Reading about geopolitics is no cure for alarm and despondency, however good the books are. Indeed, the better, the worse. It is the equivalent of small children telling each other ghost stories, so successfully that they are too frightened to go to sleep. Apropos of ghost stories, geopolitics generally leads to the same conclusion. Western Civilisation’s surviving the Twentieth Century was a damned near-run thing. It could easily have turned into a ghost story.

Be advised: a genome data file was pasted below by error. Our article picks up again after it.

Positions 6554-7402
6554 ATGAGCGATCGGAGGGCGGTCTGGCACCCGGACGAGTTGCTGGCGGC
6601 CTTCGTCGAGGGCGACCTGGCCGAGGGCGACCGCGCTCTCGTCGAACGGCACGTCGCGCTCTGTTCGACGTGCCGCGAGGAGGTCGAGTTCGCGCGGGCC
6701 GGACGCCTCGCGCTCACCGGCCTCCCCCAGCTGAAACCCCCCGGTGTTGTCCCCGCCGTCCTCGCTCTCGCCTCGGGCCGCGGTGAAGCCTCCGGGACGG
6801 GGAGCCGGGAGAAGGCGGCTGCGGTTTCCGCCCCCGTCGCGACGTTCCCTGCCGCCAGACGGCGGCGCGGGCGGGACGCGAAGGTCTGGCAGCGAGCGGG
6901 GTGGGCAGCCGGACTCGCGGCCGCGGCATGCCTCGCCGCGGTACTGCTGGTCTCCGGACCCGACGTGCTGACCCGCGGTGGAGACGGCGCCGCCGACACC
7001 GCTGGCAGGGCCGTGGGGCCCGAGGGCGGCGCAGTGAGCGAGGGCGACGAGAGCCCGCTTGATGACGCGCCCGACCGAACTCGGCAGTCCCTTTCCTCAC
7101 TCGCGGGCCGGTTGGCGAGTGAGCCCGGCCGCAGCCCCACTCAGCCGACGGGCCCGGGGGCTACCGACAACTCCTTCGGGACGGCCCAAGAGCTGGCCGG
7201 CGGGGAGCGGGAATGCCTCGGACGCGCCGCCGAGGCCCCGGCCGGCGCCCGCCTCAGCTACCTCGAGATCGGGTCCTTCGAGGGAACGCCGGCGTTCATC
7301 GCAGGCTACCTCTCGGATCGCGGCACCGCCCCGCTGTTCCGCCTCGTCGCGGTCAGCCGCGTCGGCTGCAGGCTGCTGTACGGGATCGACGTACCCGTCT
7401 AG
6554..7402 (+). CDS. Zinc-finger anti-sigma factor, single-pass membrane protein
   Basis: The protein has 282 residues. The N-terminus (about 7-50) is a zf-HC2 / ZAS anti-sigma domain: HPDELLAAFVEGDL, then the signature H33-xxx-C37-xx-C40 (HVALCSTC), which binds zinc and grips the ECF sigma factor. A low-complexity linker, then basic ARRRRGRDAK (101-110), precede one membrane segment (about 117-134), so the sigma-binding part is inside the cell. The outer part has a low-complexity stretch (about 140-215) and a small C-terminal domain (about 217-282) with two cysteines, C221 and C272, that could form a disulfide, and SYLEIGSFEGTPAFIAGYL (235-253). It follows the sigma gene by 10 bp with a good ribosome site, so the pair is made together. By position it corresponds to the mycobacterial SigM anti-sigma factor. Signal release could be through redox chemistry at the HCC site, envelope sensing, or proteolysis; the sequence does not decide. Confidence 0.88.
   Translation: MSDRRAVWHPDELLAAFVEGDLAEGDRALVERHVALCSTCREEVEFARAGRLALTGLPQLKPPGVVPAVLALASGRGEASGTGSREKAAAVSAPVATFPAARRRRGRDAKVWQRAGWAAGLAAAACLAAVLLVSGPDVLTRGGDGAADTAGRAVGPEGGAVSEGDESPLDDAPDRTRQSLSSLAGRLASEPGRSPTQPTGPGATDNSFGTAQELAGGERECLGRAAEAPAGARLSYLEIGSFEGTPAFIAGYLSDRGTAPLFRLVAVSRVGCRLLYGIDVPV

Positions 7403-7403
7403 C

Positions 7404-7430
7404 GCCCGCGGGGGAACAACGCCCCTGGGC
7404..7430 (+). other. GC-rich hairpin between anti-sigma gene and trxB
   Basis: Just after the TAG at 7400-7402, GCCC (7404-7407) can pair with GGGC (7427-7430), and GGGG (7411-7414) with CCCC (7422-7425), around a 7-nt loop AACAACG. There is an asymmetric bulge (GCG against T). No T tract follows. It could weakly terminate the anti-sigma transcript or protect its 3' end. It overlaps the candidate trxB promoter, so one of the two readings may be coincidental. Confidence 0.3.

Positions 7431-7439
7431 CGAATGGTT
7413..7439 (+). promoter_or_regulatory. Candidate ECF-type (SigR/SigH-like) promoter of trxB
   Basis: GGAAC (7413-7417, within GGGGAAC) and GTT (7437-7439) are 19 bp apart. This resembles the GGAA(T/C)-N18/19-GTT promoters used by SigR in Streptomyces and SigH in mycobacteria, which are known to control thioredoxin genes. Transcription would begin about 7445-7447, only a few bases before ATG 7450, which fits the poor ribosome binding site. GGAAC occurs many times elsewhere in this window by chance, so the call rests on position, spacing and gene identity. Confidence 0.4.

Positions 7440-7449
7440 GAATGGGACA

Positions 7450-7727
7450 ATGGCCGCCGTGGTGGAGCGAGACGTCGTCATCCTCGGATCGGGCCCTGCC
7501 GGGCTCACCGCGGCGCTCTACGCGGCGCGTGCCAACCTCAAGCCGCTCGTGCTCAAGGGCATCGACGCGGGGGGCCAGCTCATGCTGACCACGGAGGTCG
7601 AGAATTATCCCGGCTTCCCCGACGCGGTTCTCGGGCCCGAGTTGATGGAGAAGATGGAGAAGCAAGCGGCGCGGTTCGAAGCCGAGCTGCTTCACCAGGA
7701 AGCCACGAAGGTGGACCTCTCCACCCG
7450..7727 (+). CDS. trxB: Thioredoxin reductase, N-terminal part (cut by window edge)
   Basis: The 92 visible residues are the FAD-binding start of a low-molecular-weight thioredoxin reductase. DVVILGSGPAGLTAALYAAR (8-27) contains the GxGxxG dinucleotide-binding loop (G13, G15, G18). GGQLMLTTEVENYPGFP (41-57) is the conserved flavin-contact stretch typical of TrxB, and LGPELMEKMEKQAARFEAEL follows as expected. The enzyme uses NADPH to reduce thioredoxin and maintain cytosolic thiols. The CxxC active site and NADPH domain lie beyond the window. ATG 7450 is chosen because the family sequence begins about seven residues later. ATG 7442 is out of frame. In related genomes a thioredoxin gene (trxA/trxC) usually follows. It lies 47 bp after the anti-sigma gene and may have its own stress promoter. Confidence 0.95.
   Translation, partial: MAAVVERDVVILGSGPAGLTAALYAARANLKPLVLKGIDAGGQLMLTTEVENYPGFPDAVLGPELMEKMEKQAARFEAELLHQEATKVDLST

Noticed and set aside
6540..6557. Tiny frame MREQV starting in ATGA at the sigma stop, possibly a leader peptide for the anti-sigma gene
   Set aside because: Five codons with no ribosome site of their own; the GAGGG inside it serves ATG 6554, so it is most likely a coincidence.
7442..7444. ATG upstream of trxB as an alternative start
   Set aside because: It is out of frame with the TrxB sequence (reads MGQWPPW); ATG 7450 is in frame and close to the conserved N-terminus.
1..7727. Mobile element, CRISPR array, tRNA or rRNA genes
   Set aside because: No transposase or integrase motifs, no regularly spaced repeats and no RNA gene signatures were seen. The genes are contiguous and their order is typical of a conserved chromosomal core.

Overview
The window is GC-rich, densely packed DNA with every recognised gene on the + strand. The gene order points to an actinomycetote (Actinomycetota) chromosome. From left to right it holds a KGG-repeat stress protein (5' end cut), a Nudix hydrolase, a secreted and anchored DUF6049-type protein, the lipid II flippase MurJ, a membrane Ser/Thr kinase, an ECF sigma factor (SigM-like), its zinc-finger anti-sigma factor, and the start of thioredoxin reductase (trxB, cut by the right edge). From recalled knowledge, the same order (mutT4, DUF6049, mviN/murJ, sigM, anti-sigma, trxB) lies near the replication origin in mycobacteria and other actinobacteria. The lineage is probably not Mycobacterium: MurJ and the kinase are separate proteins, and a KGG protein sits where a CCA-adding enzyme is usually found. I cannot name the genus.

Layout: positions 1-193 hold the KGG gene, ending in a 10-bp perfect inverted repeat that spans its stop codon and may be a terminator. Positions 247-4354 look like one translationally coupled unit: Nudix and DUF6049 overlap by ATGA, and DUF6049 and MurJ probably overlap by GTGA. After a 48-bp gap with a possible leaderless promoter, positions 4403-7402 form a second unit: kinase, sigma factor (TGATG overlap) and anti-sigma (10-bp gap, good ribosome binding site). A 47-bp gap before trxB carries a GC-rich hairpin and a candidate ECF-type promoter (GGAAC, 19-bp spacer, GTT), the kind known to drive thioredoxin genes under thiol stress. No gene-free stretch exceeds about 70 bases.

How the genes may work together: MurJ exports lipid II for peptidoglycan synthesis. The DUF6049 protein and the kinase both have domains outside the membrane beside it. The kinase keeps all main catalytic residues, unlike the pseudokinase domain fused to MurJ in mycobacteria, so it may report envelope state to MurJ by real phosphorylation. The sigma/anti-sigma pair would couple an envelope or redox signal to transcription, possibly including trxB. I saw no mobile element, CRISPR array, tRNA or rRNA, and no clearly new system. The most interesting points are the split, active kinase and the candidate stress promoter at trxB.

We can divide that century and the early phase of its successor into five periods. The first, up until 1914, was the prelude to what Anthony Beevor has described as the Suicide of Europe. Then came, in Henry Kissinger’s words, the second Thirty Years’ War. We could also call it the second Fall of Man. There followed the Cold War, prevented from turning hot by mutually-assured destruction. It ended in a brief period of Western triumph, succeeded by a tepid peace which now shows signs of becoming a second Cold War. We can only hope that it will remain cold.